Last night at Washington Irving High School, the Skampa String Quartet initiated the new season of Peoples' Symphony Concerts with the first program in the Mann Series. The Skampa are repeat visitors to PSC, and their visits are eagerly anticipated, because this is one of the best European string quartets, and they surely lived up to their reputation last night.
They began with the two movements Josef Haydn completed before abandoning his last string quartet, an Andante Grazioso and a Menuet & Trio movement, subsequently published as Op. 103. The first movement has an elegiac quality, and the Skampa treated it with great restraint and beauty, followed by an energetic Minuet (tempo marking "ma no troppo Presto") with contrasting songful trio. I was struck by the depth of their beautiful sound in this music.
Following came the relatively unfamiliar String Quartet in G Major, Op. 106, by Antonin Dvorak. We hear plenty of Dvorak's chamber music at PSC, but if a string quartet is on the menu, it is almost always this piece's immediate predecessor, the so-called "American Quartet" composed during Dvorak's U.S. sojourn in the early 1890s. The "American" is full of memorable tunes, concisely developed, and goes by like a breeze. By contrast, this Op. 106 is a big-scaled work, devoted more to the working out of motifs than the exposure and repetition of pretty tunes, and understandably a bit less audience-friendly. Indeed, I was struck during the first movement with the feeling that this was a symphony trapped in the too-small scale of a string quartet. I thought the music would benefit from orchestration, and I could even hear where oboes or clarinets would help, as would a full orchestral string section. The feeling stayed with me throughout the piece. This is not to slight the Skampa's accomplishment. They played with fervor, and produced a big statement. I just think the music itself is too big for this format, and apart from some moments in the last two movements, did not have the automatic crowd-pleasing lyrical quality of Dvorak's more familiar works.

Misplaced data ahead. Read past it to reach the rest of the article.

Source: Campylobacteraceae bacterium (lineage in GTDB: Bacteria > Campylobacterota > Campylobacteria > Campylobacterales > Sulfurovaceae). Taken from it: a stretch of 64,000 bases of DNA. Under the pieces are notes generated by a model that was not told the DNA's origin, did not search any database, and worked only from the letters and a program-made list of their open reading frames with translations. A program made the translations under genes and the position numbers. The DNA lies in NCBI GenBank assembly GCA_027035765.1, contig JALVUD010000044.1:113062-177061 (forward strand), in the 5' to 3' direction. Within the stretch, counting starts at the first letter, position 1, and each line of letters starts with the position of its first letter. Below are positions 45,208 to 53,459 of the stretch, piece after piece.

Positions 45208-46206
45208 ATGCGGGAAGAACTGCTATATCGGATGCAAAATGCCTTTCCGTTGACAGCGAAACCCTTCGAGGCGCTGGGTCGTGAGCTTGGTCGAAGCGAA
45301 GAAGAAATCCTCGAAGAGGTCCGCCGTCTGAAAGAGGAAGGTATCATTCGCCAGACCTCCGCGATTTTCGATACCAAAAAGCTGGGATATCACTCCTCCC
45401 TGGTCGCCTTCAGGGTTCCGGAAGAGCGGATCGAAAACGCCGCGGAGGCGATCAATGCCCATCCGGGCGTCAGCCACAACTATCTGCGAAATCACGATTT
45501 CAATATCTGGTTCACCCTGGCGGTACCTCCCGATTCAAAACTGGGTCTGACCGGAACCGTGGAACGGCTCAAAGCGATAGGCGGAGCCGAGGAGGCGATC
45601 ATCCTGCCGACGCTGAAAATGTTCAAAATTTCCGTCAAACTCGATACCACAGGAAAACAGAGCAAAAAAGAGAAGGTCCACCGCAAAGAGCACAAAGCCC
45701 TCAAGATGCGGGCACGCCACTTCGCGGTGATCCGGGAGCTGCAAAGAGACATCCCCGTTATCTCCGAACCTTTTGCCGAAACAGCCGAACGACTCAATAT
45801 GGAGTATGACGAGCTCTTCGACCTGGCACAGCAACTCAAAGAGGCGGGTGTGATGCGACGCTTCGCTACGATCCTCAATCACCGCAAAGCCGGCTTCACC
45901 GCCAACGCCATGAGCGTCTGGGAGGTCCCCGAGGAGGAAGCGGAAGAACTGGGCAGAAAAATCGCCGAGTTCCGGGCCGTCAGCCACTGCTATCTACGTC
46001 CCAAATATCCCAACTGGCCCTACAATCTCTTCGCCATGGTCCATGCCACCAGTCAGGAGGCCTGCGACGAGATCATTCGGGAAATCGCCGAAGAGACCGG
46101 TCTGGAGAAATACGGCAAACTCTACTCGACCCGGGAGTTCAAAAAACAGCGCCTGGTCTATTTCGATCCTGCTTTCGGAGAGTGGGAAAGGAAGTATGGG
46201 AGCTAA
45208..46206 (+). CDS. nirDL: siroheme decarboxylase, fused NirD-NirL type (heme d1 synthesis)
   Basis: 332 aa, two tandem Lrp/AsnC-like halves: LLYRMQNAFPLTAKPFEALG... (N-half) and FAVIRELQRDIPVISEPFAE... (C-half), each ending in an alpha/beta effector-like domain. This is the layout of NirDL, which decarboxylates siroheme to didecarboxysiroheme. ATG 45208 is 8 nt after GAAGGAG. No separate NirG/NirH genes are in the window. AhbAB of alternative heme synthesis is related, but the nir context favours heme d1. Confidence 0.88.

Finally, after intermission, we had a performance of Dmitri Shostakovich's 8th String Quartet, Op. 110, which was truly memorable. This piece is string quartet as autobiography, for the composer wove into the texture extended quotes from several of his earlier works, most prominently the First Symphony — a student piece that established his international reputation when Toscanini conducted the U.S. premiere with the NBC Symphony in a national radio broadcast — as well as the Cello Concerto No. 1 and the Piano Trio No. 2. These quotations surface continually throughout the work, woven into the fabric, making the piece a sort of career restrospective. The Skampa played it with high intensity. The audience was so stunned by the quiet ending — perhaps reflecting the composer's confrontation with his own mortality as the health problems that were to plague the final period of his life had begun to surface by the time this was written — that there was prolonged silence before the vociferous ovation.
The Skampa Quartet favored us with a sweet encore, a movement from the quartet arrangements that Dvorak made from some early songs, published under the title Cypresses.
This was a most auspicious beginning to a new PSC season. The next concert in the series will feature the Brentano String Quartet on December 4. The other Washington Irving High School series will begin on November 20 with Alison Balsom, the trumpet virtuoso, and this should be a real hot ticket. (Unfortunately, I've had to give away my ticket due to a scheduling conflict that night.) By coincidence, the December issue of BBC Music Magazine that just arrived includes a CD of trumpet concerto performances by Balsom, my first exposure to her playing, and she is awesome!
Single tickets for the Washington Irving High concerts begin at $12 – no bigger classical concert bargain in New York. Check out their website – pscny.org.